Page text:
Study: It's still too easy to make mistakes in pediatric electronic health records

child patient
The prevalence of usability issues is a big problem because there is less margin for error in pediatric medicine. (Getty/pkanchana)

When it comes to giving kids the right dose of medication or properly timing their care, it's still too easy for doctors and nurses to make mistakes because of the usability of their electronic health record systems, according to a new study.

Raj Ratwani
Raj Ratwani, Ph.D. (MedStar Health)

In an examination of 9,000 pediatric safety event reports studied by MedStar Health's National Center for Human Factors in Healthcare, researchers found that more than a third had an EHR usability issue that affected the medication process and in about 19%—609 cases—the error reached the patient.

The study, which involved reports from MedStar, Children's Hospital of Philadelphia and Children's Hospital of Wisconsin, was published today in the November issue of Health Affairs.

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RELATED: Conservative estimates of EHR safety incidents belie bigger industry concerns

The study was funded by Pew Charitable Trusts and the Agency for Healthcare Research and Quality.

"We can’t think of children as tiny adults. Their needs are vastly different than adult patients, but historically what we’ve seen is many EHR vendors are not uniquely differentiating their products to meet the needs of pediatric populations,” said Raj Ratwani, Ph.D., director of MedStar's Human Factors Center, in an interview with FierceHealthcare.

Ratwani points out that the 9,000 reports were not selected at random but were chosen by keyword to show EHR reports that were likely to show an issue. But the study shows that 64% of the time there was an EHR issue, it was because of the usability of the system rather than from actual human error or engineering failures.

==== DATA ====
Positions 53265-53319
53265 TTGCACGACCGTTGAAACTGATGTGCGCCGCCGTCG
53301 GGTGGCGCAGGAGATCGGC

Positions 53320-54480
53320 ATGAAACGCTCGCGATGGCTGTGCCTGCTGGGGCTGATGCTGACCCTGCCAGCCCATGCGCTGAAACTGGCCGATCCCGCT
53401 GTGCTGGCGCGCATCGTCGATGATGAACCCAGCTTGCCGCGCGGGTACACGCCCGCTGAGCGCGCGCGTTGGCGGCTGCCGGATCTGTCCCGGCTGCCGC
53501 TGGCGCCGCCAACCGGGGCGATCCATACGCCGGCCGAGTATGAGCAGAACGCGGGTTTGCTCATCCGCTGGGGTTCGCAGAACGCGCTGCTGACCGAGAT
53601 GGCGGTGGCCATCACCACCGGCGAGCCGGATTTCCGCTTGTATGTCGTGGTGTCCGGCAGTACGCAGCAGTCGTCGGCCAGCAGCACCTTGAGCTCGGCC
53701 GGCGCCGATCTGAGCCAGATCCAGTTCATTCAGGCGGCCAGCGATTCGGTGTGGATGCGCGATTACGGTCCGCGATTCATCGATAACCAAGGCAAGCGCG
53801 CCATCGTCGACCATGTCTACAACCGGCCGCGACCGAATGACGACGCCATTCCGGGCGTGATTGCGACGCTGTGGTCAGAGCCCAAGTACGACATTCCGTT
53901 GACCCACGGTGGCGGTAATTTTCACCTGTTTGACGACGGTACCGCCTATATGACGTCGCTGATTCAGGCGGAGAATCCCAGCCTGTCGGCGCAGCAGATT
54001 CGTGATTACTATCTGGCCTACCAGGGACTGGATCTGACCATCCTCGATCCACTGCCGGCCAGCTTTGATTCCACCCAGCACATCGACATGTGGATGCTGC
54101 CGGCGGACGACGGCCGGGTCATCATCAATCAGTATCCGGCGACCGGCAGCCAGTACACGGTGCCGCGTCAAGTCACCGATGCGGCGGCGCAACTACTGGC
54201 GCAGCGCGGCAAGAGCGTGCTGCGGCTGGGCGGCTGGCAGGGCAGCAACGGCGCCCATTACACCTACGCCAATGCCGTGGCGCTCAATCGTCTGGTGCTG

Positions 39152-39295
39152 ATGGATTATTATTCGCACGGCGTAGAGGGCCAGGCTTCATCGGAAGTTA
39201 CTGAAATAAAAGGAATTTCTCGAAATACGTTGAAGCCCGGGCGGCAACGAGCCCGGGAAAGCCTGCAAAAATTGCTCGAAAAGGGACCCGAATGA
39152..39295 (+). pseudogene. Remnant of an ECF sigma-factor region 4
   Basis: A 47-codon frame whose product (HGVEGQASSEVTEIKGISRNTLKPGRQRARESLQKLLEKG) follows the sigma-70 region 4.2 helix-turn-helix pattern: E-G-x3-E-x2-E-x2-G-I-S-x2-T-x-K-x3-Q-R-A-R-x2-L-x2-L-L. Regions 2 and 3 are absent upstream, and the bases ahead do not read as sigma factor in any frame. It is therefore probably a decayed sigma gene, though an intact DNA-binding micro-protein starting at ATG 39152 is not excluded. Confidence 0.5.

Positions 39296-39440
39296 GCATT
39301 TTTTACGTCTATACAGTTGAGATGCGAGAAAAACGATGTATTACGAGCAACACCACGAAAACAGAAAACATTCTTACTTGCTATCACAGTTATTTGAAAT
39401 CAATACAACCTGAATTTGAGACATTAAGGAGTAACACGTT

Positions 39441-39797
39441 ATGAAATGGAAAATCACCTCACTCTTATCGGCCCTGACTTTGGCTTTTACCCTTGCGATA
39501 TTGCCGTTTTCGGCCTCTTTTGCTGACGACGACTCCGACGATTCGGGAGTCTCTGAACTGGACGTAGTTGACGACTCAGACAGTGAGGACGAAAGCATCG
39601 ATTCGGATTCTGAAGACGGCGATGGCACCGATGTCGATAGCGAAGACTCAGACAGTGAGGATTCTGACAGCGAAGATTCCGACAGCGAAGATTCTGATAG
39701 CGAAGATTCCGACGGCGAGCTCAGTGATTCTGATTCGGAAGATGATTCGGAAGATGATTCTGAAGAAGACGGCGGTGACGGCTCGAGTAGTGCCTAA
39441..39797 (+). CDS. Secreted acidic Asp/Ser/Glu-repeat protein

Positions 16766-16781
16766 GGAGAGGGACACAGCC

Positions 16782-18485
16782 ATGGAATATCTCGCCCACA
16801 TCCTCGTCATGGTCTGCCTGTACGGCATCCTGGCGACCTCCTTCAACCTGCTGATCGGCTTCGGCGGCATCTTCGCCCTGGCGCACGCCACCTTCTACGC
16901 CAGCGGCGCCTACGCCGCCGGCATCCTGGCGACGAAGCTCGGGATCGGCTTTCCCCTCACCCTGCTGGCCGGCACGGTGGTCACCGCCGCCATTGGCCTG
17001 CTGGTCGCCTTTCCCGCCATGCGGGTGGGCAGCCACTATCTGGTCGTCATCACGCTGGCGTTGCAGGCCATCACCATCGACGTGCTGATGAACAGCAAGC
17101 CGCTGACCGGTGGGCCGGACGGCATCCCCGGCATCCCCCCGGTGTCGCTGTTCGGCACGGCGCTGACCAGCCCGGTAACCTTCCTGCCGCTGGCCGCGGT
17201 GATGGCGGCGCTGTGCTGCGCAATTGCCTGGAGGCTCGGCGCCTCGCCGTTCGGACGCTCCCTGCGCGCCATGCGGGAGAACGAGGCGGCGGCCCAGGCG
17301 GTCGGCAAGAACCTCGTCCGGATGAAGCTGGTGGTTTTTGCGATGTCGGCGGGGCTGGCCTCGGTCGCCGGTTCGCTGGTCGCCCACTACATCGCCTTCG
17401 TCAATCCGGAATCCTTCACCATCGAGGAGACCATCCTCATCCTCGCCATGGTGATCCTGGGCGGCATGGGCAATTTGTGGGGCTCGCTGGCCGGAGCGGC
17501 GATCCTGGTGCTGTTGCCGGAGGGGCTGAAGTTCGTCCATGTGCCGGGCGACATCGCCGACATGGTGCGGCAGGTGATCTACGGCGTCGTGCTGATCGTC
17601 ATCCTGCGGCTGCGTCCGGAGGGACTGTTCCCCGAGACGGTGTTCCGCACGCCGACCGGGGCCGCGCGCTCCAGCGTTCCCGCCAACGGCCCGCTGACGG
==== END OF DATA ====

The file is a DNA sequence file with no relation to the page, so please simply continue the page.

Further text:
The most common failure was an over- or underdose of medication. That is a big problem because there is less margin for error in pediatric medicine. For example, particular functions such as ensuring the height and weight of a child are accurate and displayed prominently are crucial because weight-based dosing is so important in kids, said Ratwani, a lead author of the study. 

RELATED: Different usability standards are needed for pediatric electronic health records

"In pediatric populations, it’s absolutely essential. If you end up not giving the right medication dose because of a weight, you can actually kill children, unfortunately," Ratwani said. "Given that information, you need functionality and different safeguards in EHRs intended for the pediatric population. When we’re documenting their weight, when we’re documenting their height, that needs to be unbelievably accurate for pediatric populations."

The authors recommend that the federal Office of the National Coordinator for Health Information Technology—which was tasked with releasing a voluntary certification program for EHRs under the 21st Century Cures Act—include safety as part of the pediatric-focused voluntary certification program. They also recommend EHRs undergo test-case scenarios based on realistic clinical tasks in all phases of EHR development. They also said the Joint Commission should assess EHR safety as part of its hospital accreditation program.

The work echoes another publication earlier this year by Ratwani calling for the Office of the National Coordinator to institute specific standards to improve the safety of electronic health records used in pediatric settings.

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